About the Author
A former lawyer, Washington native Jennifer Kohout combines a love of the paranormal, romance, and the erotic to create a writing style that is dark and sexy. She enjoys wine and running and those two things have absolutely everything to do with each other!
What inspires you to write romance books?
Conflict. The stuff that makes you want to yell, scream and curse at the characters. I like the rocky bits, the parts that make you feel things you don’t want to feel. I like a hard fought for happily ever after, because, in the end, it makes it that much sweeter.
That, and the sex I get to enjoy with my characters.
Tell us about how you write:
I’m an outliner. Not only am I an outliner, I’m a redundant outliner. I start with a summary, move onto the 15 beats (yay for Save the Cat!), and then finish with an expanded outline detailing each scene. Thanks God for Scrivener, or I’d be a disorganized nightmare.
After that, I research locations and anything else that might be new to me.
As for characters, they’re funny; they pop into existence in the strangest places. They’ve been known to introduce themselves to me while I’m in the shower, which can be awkward. I do sketch them out, write down physical characteristics and learn/create their backstories.
Then it’s time to write. I like to be linear and start at the beginning. Usually, I have one or two scenes pretty well thought out. If the opening line doesn’t come to me, I’ll jump in in the middle just to get started and then go back and fill in.
Sometimes, it works beautifully and I write my way to “the end.” Usually, it doesn’t and I’ll edit and move things around until I’m satisfied with it.
Do you listen (or talk to) to your characters?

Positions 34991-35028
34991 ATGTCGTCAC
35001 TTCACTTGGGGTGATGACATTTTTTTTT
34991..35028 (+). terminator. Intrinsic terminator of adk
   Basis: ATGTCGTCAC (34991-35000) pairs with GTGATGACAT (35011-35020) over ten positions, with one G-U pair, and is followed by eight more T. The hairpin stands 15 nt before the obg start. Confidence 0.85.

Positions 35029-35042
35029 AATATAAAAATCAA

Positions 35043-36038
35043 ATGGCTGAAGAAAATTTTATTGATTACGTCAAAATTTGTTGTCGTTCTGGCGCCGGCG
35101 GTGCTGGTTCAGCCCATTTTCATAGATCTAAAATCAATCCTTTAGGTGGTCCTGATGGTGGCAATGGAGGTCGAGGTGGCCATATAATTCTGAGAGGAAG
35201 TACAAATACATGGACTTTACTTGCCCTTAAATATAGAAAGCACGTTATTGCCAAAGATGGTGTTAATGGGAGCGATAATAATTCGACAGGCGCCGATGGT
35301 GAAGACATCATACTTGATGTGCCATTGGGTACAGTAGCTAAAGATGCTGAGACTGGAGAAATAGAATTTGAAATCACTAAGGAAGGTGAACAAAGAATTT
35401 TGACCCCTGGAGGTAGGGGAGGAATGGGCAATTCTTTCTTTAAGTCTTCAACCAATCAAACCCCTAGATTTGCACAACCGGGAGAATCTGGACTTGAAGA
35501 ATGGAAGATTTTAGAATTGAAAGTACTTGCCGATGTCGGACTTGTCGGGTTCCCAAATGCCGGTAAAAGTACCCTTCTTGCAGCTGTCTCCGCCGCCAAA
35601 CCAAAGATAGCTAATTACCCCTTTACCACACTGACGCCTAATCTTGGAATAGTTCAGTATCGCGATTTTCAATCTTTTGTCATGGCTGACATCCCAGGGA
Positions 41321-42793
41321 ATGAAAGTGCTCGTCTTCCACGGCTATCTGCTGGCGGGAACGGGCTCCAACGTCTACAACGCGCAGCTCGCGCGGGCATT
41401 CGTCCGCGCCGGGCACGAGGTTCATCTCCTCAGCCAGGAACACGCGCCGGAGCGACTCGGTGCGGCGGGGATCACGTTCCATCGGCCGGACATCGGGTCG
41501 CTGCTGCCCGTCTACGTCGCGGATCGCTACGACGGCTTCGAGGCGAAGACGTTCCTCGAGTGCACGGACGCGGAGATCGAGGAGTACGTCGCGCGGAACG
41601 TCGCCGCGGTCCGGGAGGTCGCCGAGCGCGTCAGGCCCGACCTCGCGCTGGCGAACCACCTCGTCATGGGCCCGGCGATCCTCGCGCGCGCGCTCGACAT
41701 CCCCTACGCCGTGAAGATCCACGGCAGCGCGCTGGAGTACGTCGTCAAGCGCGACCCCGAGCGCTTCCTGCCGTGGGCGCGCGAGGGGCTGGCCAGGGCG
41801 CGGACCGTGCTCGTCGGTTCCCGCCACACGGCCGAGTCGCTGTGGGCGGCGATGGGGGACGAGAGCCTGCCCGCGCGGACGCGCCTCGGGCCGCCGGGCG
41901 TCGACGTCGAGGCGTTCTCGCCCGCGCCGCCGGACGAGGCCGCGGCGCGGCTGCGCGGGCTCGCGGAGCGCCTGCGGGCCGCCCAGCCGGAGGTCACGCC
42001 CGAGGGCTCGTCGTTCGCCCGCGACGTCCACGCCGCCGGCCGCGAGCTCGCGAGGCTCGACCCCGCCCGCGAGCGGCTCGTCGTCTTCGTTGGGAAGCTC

I listen, but they rarely let me get a word in. I think about them a lot, and I even dream about them. They’re my constant companions during the writing process and I miss them when they’re gone. People talk about missing characters after they’re finished reading a book. Imagine what it’s like when you’re the one creating those characters.
What advice would you give other writers?
I don’t think I’m at a place where I have earned the right to give other writers advice. What I will say for anyone thinking about becoming a writer, is hire a professional editor. I didn’t with my first two books. I had two friends (both with much better spelling than me) edit my books and they did a great job. But there were things that an editor would have picked up on. I have days when I think about going back and revising those first two books. Unfortunately, I have several other projects on the list.
How did you decide how to publish your books?
I’m a self-published author. Honestly, I would have gone the traditional route if it wasn’t such a arduous process, and if KDP hadn’t been available. But now, I’m not so sure. I like the creative freedom that comes with self-publishing. I control everything from what I write to book covers. The biggest thing I miss is the marketing help a publisher would offer.
What do you think about the future of book publishing?
It’s changing, evolving. Hopefully, it will continue to improve. I think we are at an amazing point with self-publishing, but I worry about how decisions at companies like Amazon will affect self-published authors.
What genres do you write?
Paranormal romance, historical romance, and erotica.
What formats are your books in?
Both eBook and Print